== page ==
Vanozza's tombstone in Santa Maria del Popolo

Giulia "La Bella" Farnese

A Lady (possibly Giulia Farnese) by Raphael Sanzio

Giulia "La Bella" Farnese became an obsession for Rodrigo Borgia. She was young and thought of as one of the most beautiful women in Rome. She was married to Orsino Orsini in 1489 in Rodrigo's own palace, at the age of just 19. And she became Rodrigo's mistress not long after. She became his obsession - she was young and carefree and more so, she lived in the same house as his children (they were looked after by Adriana da Mila, his cousin). And it was during his relationship with Giulia that Rodrigo showed himself as capable of intense jealousy. He often wrote to Giulia complaining that she was spending too much time in her husbands company when she had sworn to him that she wouldn't go anywhere near him. Obviously, Orsino was alarmed at his wife receiving letters from the Pope threatening "eternal damnation" and sent his wife back to Rome quick sharp.

The thing that always gets me, is that Rodrigo was considerably older than Giulia. And when I say considerably, I mean CONSIDERABLY. There was almost 40 years between them but it seems that Rodrigo's sexual appetite was as good as ever. He put this down to his "healthy" living, and Hibbert mentions "he ate sparingly himself, often contenting himself with a single course. And while other cardinals were carried about Rome on litters or carriages, he preferred to walk. He hunted; he wrestled; he enjoyed falconry; he took pride in having 'the slender waist of a girl'".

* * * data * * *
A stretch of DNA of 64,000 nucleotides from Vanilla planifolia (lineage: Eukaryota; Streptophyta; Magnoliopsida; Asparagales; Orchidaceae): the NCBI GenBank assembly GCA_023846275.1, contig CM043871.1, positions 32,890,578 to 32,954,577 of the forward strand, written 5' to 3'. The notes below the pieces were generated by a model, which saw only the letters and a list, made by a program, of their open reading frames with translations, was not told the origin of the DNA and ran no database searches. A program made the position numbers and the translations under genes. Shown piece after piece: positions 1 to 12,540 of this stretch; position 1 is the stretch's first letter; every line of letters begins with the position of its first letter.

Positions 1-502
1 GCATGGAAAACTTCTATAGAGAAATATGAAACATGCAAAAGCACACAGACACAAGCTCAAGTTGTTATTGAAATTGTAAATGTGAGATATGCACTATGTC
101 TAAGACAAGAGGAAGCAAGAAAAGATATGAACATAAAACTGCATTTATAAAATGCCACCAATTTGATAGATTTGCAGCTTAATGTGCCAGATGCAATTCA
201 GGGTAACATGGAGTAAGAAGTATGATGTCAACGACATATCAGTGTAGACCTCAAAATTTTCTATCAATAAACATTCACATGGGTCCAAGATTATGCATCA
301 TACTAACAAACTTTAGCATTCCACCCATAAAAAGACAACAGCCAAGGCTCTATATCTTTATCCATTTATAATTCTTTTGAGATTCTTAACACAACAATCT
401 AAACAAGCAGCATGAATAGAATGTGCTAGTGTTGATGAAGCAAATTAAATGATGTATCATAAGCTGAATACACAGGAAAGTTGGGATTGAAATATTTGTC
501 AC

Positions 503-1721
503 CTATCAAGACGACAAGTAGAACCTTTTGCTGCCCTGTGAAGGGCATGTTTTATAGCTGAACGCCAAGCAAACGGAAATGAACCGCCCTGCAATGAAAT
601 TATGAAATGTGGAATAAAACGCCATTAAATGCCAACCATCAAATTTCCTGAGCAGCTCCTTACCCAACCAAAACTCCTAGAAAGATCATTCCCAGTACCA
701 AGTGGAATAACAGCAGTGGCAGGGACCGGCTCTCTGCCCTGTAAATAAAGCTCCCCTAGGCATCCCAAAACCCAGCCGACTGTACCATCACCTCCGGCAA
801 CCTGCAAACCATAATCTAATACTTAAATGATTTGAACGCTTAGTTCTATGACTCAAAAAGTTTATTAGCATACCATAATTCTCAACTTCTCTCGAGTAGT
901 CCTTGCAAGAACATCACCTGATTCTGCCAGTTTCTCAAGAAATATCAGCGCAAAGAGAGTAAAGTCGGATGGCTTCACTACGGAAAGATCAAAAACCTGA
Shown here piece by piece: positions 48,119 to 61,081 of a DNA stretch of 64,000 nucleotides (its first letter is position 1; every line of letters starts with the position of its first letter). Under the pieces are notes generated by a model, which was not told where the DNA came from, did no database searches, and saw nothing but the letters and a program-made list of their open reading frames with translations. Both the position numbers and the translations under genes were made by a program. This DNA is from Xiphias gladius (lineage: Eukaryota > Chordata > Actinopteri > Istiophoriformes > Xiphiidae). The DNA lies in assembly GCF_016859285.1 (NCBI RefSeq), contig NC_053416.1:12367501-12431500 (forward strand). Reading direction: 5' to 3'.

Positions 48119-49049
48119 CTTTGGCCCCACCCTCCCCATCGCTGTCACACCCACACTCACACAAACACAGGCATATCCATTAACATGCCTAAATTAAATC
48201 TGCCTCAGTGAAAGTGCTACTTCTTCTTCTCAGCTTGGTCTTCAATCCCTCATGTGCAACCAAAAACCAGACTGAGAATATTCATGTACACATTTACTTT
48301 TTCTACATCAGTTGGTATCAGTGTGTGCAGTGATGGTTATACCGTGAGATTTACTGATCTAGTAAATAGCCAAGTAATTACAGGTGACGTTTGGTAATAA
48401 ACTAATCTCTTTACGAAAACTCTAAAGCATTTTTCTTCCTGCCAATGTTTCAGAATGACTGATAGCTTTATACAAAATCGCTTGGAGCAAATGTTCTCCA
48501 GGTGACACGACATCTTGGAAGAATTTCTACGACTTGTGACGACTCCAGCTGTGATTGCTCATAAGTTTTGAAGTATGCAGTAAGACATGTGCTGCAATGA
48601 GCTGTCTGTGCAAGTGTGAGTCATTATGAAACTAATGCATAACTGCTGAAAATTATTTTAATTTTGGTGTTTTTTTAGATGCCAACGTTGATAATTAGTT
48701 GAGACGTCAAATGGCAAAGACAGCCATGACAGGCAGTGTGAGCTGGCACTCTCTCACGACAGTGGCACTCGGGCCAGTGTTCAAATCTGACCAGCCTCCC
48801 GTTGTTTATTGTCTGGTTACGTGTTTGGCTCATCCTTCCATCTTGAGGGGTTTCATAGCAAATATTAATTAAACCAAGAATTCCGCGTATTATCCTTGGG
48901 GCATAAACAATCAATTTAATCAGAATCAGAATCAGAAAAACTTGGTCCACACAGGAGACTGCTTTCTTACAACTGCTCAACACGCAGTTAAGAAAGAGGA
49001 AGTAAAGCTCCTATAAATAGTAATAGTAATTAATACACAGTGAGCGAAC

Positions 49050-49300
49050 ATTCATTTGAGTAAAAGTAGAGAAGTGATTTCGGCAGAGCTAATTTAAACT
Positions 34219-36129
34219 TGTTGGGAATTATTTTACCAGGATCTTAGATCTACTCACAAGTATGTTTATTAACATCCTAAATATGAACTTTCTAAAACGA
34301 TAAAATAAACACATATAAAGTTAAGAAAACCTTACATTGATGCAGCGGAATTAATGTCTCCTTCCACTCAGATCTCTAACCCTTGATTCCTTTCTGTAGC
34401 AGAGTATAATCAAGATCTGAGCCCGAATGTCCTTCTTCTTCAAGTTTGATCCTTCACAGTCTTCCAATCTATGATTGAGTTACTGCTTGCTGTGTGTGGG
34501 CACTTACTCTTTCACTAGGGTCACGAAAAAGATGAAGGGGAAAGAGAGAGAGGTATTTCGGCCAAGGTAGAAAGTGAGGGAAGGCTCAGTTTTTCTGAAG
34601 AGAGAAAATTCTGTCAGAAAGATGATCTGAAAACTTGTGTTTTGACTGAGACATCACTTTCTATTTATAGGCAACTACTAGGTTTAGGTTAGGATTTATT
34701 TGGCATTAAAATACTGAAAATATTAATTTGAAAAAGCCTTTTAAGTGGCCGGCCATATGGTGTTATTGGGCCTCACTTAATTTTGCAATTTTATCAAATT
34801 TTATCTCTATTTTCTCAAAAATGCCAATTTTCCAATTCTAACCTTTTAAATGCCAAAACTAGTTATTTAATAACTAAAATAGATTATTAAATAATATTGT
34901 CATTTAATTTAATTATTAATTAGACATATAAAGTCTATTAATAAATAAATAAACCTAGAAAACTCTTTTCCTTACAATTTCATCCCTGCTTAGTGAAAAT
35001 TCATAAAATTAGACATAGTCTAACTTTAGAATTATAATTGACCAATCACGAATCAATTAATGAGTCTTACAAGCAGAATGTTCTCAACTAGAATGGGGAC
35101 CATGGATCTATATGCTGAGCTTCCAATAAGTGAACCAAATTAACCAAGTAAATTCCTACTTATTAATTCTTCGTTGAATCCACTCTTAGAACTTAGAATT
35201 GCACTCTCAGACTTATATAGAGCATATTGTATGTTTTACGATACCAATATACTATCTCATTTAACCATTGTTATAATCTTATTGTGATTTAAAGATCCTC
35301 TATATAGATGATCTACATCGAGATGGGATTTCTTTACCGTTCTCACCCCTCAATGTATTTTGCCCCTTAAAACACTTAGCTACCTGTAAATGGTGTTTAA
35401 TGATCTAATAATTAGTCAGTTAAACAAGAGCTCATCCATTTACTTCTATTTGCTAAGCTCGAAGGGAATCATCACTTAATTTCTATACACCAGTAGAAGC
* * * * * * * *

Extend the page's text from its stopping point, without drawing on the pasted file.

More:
What I also love about Giulia Farnese is that she developed a very close relationship with Rodrigo's daughter Lucrezia. So much so that she led a train of over 150 Roman Women at Lucrezia's wedding to Giovanni Sforza in 1493. There are also stories of the two ladies escaping boring sermons and sitting together giggling.

Giulia also used her closeness to the Pope to get her brother Alessandro made a cardinal. Johanne's Buchard writes of the event in his memoirs and writes of Alessandro and other electees; "brother of Giulia, the Pope's concubine".

In 1494, Giulia found herself prisoner to the French army who were busy trying to invade Italy. With her was Adriana de Mila, and they were on their way back from visiting Giulia's husband in the country. A messenger was sent to King Charles VIII of France when the women were captured. He replied that they did not fight against women but Yves de Alegre, Captain of the French Guard, demanded a ransom for the women. 3000 ducats were demanded for their release. The Pope of course paid this and the women returned to Rome escorted by 400 French soldiers.